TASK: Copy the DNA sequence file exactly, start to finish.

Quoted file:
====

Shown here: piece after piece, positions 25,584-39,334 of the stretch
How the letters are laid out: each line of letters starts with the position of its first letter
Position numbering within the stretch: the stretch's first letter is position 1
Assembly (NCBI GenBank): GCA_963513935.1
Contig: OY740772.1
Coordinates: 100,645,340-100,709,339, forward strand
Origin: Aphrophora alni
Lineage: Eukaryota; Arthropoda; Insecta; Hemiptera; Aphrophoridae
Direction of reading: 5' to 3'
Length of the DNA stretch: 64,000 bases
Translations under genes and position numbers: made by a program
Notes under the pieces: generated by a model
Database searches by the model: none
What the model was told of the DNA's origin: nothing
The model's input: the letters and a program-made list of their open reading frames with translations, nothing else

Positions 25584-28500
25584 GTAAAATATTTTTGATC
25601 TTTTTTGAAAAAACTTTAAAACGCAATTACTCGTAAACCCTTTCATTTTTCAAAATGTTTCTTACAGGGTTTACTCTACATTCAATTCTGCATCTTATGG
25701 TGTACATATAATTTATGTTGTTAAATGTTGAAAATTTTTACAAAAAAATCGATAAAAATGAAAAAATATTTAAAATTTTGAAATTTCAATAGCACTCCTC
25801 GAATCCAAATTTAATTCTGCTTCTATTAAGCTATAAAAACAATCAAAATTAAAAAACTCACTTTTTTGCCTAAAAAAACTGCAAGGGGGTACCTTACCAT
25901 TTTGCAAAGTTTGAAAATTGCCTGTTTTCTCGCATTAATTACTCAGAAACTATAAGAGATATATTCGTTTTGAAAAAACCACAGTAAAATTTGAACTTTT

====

Shown here: piece after piece, positions 25,584-39,334 of the stretch
How the letters are laid out: each line of letters starts with the position of its first letter
Position numbering within the stretch: the stretch's first letter is position 1
Assembly (NCBI GenBank): GCA_963513935.1
Contig: OY740772.1
Coordinates: 100,645,340-100,709,339, forward strand
Origin: Aphrophora alni
Lineage: Eukaryota; Arthropoda; Insecta; Hemiptera; Aphrophoridae
Direction of reading: 5' to 3'
Length of the DNA stretch: 64,000 bases
Translations under genes and position numbers: made by a program
Notes under the pieces: generated by a model
Database searches by the model: none
What the model was told of the DNA's origin: nothing
The model's input: the letters and a program-made list of their open reading frames with translations, nothing else

Positions 25584-28500
25584 GTAAAATATTTTTGATC
25601 TTTTTTGAAAAAACTTTAAAACGCAATTACTCGTAAACCCTTTCATTTTTCAAAATGTTTCTTACAGGGTTTACTCTACATTCAATTCTGCATCTTATGG
25701 TGTACATATAATTTATGTTGTTAAATGTTGAAAATTTTTACAAAAAAATCGATAAAAATGAAAAAATATTTAAAATTTTGAAATTTCAATAGCACTCCTC
25801 GAATCCAAATTTAATTCTGCTTCTATTAAGCTATAAAAACAATCAAAATTAAAAAACTCACTTTTTTGCCTAAAAAAACTGCAAGGGGGTACCTTACCAT
25901 TTTGCAAAGTTTGAAAATTGCCTGTTTTCTCGCATTAATTACTCAGAAACTATAAGAGATATATTCGTTTTGAAAAAACCACAGTAAAATTTGAACTTTT